Today is World Toilet Day. The event was inaugurated at the 2001 World Toilet Summit to raise awareness about the global sanitation crisis. This is an important initiative and it gathers a great deal of public attention. Long a taboo subject, sanitation is now increasingly discussed openly in public, policy and practice. The World Toilet Day initiative is partly responsible for that.
Part of the purpose of World Toilet Day is to raise awareness not just about toilets, but about the range of issues linked to them. As most people involved in the global sanitation debate will tell you, sanitation cannot be reduced to questions of access to toilets alone.
But even while the global sanitation debate strains to emphasize the ‘post-toilet’ (there’s a term you don’t use everyday!) nature of sanitation, there is a tendency for the debate to remain oddly narrow. The debate very often remains within the confines of questions around access to toilets, along with a series of linked questions about how those toilets might best be paid for, maintained, and governed, or around whether ‘users’ should be charged for using public toilets or educated about the importance of toilets and hygiene. These are, of course, vital issues, and issues I myself have researched, but the issues at stake are far wider.
Post-toilet? Took this recently at a public toilet in Bombay
This problem is exacerbated by the constant bombardment – not just on days like World Toilet Day – of numbers, percentages, graphs, charts and statistical maps measuring the extent of ‘inadequate’ toilets based on access or ‘improved’ toilets based on maintenance, which are continually played out globally. I am not saying, of course, that we should not collect data. The data is vital and we all depend on it, even if it is often inconsistent, unreliable, and tends to underestimate the scale of the issue. But part of the effect is to reinforce the isolation of sanitation form other issues intimately connected to it, and to reinstate the narrow link to toilets that so many people working on sanitation believe we need to get beyond.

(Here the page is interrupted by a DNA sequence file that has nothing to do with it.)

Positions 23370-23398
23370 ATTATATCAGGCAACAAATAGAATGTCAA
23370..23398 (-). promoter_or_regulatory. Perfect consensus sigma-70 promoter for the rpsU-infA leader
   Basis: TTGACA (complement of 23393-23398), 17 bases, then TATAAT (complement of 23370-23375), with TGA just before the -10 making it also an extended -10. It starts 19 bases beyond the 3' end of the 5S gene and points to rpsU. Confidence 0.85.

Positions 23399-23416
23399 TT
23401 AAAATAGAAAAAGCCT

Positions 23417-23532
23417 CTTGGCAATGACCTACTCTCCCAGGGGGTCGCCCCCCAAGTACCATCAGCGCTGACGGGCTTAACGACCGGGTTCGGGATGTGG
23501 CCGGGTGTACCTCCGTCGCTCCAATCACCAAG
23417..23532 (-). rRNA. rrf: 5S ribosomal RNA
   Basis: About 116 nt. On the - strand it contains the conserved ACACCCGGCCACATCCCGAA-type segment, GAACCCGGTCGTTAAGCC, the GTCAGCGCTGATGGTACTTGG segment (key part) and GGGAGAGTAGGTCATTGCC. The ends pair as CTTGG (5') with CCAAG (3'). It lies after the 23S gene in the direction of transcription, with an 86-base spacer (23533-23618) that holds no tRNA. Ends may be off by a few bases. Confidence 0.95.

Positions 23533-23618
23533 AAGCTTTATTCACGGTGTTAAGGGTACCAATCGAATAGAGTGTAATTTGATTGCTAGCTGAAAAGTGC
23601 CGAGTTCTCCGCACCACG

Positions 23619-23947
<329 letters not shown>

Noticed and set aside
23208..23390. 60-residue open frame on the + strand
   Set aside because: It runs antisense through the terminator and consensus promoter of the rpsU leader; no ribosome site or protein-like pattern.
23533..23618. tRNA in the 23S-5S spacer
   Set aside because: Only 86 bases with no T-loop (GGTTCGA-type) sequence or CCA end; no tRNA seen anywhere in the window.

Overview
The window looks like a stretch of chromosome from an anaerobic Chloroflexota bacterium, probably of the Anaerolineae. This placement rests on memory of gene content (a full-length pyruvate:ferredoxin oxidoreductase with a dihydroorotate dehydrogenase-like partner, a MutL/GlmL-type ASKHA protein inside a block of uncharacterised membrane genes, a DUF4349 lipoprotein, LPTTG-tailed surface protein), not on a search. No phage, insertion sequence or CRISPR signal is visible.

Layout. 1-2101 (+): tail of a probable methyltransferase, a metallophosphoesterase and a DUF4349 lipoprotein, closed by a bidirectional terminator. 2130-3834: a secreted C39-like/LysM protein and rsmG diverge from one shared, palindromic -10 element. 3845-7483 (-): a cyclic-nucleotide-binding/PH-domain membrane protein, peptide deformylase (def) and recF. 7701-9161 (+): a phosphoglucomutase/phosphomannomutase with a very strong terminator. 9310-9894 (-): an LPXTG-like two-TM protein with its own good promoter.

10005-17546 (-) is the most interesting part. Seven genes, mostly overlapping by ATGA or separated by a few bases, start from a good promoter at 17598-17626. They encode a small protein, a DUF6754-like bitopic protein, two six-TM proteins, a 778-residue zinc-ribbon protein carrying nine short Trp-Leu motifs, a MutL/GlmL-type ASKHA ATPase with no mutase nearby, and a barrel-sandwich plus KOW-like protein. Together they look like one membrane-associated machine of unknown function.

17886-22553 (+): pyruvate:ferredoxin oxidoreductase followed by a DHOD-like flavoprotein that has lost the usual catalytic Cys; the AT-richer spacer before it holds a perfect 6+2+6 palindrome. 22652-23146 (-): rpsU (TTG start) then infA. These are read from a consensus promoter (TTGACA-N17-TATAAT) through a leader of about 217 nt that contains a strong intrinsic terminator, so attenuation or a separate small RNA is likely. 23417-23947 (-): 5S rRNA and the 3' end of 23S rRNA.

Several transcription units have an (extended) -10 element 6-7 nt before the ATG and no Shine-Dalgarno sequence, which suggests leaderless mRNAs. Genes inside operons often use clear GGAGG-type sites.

What we’re left with is a largely liberal discourse on sanitation that obscures seeing what is blandly called ‘inadequate sanitation’ for what it really is: a human catastrophe caused by economic, cultural and political inequality and oppression. In a curious sense, the sanitation debate sanitises sanitation.
The liberal sanitation discourse as it is currently constituted obscures the fast and slow suffering and oppression that emerges from people being denied the ability to safely separate themselves from human waste across urban and rural space. For example, diarrhea, usually the result of food or water contaminated with fecal matter, kills a child every fifteen seconds, and in each decade that passes the number killed exceeds all World War II fatalities (see Rose George’s The Big Necessity). In India, forty-two children die each hour due to inadequate sanitation. Thousands of children will die in this way today, tomorrow, and the day after, and on and on. We hear time and again about harassment and rape of women on their way to using public toilets or open space.
These issues are not so much problems of toilets as problems of political economy and the disinvestment in housing, water, sewers, drainage, subsidized food, and in infrastructure and health provisions for poor areas. They are not so much problems of ‘access’ or ‘maintenance’ as problem of exclusion or exploitation based on class, gender, ethnicity, caste and religion.
The liberal discourse attempts to grapple with the range of issues that produce and emerge from inadequate sanitation. But it struggles to deal with the causes of inequality and oppression that shape sanitation conditions, and it often seems unable (and perhaps in some cases unwilling) to shift sanitation from a toilet-problem to a political economic and societal problem that is differently constituted globally. This at the heart of the writing I’m now doing on sanitation, which is to try to see sanitation differently, to de-sanitise the discourse, and to shift it beyond the confines of a service-delivery or development problem.